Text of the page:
If you’re reading this, you’re probably either a new student or interested in becoming one. Ooligan Press, in conjunction with Portland State University, offers one of the most unique publishing programs in the world, and can provide an unrivaled graduate experiences. Part of what makes this program so great is the phenomenal community atmosphere. Thanks to this network, I’m now applying for graduation and would like to share a few bits of Ooligan wisdom that I wish someone had shared with me.

    • The learning curve is steep. We use industry jargon that’s outside of most people’s current vocabulary. offers an in-depth glossary of commonly used terms, and reading up on book publishing blogs and newsletters will really help to ease the transition and get you thinking like a publisher. Some useful ones include Publishers Weekly, The Shatzkin Files, and Shelf Awareness. For a bit of book publishing humor, check out Slush Pile Hell.
    • Classes are a hybrid of academics and vocational studies. Most of your instructors will be professionals from (or closely related to) the book publishing industry. They’re not career teachers, but they are here to share their professional experiences with you. It’s amazing what you can learn from them. If there’s a particular area of publishing that you’re curious about, take advantage of their office hours and ASK. You can read more about them on the program’s faculty page.
    • Expect to read. A LOT. It is a publishing program, so this may seem like a no-brainer, but you really need to make time in your schedule to read. Assigned readings will range from peer-reviewed academic articles to the latest bestsellers and everything in between. Reading new submissions for the Acquisitions department is also beneficial, as it will help you be well-informed for events like title votes and design briefs. It’s also a good idea to stay up to date on industry news by reading industry blogs and newsletters like the ones mentioned earlier.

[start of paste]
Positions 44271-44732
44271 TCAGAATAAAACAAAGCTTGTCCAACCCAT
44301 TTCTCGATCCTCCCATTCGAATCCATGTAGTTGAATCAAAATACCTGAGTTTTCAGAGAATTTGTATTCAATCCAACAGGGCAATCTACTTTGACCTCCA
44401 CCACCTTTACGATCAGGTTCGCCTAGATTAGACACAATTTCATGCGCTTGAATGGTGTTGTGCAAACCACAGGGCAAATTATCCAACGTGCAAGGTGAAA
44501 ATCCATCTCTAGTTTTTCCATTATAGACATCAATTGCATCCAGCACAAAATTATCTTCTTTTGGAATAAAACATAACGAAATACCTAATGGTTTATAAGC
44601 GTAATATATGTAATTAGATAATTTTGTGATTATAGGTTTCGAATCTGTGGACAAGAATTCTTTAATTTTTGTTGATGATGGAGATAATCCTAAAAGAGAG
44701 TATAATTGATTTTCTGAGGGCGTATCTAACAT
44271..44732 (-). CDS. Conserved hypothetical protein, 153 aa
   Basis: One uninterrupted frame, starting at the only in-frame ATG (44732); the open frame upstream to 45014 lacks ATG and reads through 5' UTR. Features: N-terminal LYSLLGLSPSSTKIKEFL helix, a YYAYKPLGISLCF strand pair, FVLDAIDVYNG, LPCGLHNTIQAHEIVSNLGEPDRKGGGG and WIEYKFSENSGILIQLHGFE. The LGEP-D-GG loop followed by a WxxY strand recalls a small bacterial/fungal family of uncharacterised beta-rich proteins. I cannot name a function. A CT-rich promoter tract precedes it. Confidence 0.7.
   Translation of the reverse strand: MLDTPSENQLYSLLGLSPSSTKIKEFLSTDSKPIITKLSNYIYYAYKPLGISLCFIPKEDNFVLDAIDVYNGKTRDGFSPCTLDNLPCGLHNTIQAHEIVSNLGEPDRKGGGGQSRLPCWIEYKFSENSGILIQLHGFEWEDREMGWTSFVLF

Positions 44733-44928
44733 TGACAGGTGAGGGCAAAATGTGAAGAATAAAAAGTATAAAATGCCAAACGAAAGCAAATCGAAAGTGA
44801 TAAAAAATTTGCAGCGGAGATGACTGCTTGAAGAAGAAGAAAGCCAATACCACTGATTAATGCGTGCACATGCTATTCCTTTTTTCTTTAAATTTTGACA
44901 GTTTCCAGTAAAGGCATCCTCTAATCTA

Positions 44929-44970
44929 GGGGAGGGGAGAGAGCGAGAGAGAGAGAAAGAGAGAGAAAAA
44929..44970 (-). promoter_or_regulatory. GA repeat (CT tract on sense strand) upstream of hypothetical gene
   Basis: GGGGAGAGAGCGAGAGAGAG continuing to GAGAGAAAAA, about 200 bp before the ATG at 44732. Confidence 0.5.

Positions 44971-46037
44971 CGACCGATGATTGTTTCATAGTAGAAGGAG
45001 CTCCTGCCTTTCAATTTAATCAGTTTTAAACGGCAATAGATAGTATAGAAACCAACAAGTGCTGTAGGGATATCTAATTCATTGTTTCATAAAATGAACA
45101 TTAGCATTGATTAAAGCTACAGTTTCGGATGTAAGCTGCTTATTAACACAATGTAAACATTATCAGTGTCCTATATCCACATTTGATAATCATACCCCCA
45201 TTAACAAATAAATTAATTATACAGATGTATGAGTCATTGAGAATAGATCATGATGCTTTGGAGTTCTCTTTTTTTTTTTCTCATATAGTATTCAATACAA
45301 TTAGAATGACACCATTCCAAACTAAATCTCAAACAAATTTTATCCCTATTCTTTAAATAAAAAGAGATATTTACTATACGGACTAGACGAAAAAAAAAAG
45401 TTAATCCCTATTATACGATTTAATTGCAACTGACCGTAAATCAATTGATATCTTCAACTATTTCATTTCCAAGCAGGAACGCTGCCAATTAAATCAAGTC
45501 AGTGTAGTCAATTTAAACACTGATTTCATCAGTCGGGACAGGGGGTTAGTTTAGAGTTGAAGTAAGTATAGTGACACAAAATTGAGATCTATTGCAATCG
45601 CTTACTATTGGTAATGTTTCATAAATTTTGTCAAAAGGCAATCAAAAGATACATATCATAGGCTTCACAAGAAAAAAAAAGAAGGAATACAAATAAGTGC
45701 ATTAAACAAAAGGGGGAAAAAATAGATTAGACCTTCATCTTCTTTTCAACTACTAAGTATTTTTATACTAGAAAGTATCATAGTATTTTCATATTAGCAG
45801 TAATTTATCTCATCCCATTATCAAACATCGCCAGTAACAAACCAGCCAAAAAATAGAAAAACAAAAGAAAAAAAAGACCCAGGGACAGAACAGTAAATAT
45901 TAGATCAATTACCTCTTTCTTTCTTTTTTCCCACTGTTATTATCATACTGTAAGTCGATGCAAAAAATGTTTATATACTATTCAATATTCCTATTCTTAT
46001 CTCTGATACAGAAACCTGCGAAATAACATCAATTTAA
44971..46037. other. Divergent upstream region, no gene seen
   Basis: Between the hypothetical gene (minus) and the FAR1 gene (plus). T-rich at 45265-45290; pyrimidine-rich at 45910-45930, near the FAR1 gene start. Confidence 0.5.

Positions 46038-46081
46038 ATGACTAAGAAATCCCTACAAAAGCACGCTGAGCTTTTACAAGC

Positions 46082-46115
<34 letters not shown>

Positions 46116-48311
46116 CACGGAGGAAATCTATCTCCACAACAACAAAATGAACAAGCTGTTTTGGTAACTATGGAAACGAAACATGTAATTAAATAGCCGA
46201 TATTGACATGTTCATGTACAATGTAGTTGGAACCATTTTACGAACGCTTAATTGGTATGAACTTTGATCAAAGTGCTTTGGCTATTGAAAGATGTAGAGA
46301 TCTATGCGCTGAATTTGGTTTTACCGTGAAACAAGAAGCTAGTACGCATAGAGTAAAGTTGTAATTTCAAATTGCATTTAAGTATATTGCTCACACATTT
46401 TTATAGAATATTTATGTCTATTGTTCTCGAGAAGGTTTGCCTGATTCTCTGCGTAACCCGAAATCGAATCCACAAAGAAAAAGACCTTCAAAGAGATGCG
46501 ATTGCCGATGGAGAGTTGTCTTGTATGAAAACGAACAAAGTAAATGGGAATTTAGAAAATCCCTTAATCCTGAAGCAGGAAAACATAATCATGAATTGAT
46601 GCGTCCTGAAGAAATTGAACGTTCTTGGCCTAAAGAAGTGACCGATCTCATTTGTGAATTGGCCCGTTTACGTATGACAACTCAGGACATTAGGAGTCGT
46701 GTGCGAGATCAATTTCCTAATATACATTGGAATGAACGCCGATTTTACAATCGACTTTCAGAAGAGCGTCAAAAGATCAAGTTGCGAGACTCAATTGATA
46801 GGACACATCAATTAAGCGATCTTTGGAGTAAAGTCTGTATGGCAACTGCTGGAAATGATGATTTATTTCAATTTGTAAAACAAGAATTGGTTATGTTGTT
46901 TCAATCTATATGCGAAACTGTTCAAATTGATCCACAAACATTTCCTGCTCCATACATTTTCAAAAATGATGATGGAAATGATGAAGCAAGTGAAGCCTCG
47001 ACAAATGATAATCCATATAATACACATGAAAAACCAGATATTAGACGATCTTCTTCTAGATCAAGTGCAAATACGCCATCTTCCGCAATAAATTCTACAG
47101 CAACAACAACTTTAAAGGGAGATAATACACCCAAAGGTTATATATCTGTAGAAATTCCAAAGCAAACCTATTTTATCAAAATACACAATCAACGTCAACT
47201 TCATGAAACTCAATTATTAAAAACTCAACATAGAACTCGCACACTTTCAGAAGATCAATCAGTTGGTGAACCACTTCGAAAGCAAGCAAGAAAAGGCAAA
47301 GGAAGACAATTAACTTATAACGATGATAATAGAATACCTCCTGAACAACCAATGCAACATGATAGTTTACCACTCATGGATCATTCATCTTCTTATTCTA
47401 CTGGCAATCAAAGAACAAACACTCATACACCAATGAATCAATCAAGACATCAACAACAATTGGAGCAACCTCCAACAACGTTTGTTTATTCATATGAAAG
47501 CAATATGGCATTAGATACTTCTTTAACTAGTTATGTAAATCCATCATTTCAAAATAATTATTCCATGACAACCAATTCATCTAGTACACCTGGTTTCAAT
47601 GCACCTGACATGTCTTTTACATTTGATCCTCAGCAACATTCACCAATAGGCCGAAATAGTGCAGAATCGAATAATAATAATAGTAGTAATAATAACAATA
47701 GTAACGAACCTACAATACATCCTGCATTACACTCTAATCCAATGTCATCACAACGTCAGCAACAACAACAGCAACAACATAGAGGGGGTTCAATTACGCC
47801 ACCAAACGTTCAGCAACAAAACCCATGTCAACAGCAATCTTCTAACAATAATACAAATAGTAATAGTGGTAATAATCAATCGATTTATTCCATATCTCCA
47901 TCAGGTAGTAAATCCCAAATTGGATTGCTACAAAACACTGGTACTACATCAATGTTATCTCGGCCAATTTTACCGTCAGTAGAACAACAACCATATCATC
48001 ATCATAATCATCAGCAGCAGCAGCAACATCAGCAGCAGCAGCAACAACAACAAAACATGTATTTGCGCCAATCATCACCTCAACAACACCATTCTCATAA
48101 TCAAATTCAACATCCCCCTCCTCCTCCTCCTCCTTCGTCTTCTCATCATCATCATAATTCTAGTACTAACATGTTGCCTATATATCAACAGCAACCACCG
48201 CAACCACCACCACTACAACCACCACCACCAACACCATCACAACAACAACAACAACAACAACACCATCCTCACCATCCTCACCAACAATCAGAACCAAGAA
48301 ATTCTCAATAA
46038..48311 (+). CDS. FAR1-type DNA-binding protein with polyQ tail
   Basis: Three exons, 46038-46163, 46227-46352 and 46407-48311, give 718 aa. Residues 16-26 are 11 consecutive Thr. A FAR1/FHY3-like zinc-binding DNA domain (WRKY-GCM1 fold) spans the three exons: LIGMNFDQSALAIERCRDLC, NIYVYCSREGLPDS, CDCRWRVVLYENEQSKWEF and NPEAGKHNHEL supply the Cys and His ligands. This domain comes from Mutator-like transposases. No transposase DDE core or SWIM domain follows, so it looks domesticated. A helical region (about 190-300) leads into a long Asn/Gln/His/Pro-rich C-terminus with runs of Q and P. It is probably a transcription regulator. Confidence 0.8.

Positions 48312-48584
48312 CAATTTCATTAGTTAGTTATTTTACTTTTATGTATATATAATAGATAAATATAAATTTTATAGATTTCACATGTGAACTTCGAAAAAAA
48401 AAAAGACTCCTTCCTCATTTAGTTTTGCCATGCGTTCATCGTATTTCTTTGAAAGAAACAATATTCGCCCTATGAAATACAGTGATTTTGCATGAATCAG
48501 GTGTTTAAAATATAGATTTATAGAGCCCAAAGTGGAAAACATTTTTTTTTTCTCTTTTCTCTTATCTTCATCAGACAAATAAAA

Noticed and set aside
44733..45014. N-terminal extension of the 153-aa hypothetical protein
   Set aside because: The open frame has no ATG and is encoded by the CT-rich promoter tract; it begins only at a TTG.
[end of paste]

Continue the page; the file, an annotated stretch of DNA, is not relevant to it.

• Remember why you joined the program in the first place. It’s easy to get caught up with homework, jobs, internships, and the myriad of other responsibilities we take on. The important thing to remember is why you came here. What drives you? What are your goals? Your passions? Make time for the books that YOU want to read, and your other hobbies and interests as well.
    • Try ALL of the things. You’ll never know what secret publishing superpowers you have until you try them out. If you come into the program with an editing focus, try spending some time in the marketing, digital, and design departments too.
    • Get involved outside of the classroom. Some of my greatest educational experiences have occurred outside of the traditional academic setting. Internships have been career-changing for me. Aside from internships, look into ways to get involved in campus organizations and your community to help build your resume and diversify your experience. You can look for student jobs and internships via PSU’s CareerConnect, and student organizations via SALP.
  • Last but not least: network. You’ll be reminded of this so many times during your career that you’ll more than likely get sick of hearing it, but it’s true. It doesn’t have to be daunting, even if you’re new to Portland. Talking to your professors, attending literary events, and introducing yourself to alumni are great ways to start building your connections.

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